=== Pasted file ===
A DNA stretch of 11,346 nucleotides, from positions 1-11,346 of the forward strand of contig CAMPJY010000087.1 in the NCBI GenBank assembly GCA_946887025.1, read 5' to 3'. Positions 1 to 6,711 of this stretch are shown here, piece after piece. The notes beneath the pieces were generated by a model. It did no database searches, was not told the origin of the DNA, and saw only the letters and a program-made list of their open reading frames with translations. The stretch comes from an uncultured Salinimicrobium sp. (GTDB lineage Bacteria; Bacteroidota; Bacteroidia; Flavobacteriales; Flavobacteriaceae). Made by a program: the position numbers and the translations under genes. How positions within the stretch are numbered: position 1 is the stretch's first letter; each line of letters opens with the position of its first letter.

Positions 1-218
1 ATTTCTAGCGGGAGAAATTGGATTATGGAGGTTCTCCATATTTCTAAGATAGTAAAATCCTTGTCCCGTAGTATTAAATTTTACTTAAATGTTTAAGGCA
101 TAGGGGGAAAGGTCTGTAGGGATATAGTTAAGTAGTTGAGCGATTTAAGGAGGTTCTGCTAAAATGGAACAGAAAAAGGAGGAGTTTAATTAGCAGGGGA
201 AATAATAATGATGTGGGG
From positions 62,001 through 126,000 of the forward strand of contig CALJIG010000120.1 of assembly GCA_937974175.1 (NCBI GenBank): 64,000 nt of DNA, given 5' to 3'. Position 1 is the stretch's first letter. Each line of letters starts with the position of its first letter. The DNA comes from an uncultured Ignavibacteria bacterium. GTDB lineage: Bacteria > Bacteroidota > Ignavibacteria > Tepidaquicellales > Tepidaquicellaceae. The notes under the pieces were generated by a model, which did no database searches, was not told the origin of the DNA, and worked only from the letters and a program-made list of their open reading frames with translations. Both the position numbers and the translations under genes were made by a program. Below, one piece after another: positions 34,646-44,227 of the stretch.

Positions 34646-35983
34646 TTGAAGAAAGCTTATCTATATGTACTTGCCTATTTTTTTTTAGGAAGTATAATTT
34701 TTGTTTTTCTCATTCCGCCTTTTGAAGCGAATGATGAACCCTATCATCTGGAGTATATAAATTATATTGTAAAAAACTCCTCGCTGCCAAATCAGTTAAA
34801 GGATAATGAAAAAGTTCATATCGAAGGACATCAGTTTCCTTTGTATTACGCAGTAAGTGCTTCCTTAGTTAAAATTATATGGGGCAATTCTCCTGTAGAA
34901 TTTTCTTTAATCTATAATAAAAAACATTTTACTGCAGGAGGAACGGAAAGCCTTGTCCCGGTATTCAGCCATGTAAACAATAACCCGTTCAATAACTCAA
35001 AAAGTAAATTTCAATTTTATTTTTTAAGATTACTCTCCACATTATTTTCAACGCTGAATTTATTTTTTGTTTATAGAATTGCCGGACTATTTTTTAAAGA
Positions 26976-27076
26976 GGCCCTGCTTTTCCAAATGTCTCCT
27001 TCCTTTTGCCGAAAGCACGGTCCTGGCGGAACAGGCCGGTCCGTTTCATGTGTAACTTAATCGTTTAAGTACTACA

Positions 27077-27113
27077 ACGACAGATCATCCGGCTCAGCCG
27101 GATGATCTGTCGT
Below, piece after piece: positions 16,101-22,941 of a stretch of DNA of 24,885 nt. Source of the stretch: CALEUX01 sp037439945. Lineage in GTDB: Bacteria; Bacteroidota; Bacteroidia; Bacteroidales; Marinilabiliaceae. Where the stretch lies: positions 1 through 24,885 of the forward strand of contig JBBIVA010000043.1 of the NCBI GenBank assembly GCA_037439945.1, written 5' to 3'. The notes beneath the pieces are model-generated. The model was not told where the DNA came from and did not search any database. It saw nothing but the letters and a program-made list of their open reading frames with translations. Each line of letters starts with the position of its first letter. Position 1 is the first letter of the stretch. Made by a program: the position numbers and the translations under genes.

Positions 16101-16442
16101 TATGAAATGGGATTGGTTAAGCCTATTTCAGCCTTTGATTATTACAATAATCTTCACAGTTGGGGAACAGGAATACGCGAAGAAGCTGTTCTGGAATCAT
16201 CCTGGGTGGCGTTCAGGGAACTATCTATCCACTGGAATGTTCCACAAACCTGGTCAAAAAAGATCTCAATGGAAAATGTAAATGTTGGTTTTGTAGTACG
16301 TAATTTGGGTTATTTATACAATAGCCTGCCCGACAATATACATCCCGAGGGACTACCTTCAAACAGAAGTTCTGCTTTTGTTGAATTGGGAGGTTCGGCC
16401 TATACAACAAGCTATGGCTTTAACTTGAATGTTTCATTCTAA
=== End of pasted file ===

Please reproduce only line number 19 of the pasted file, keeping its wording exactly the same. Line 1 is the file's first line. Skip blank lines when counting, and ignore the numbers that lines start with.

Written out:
Below, piece after piece: positions 16,101-22,941 of a stretch of DNA of 24,885 nt. Source of the stretch: CALEUX01 sp037439945. Lineage in GTDB: Bacteria; Bacteroidota; Bacteroidia; Bacteroidales; Marinilabiliaceae. Where the stretch lies: positions 1 through 24,885 of the forward strand of contig JBBIVA010000043.1 of the NCBI GenBank assembly GCA_037439945.1, written 5' to 3'. The notes beneath the pieces are model-generated. The model was not told where the DNA came from and did not search any database. It saw nothing but the letters and a program-made list of their open reading frames with translations. Each line of letters starts with the position of its first letter. Position 1 is the first letter of the stretch. Made by a program: the position numbers and the translations under genes.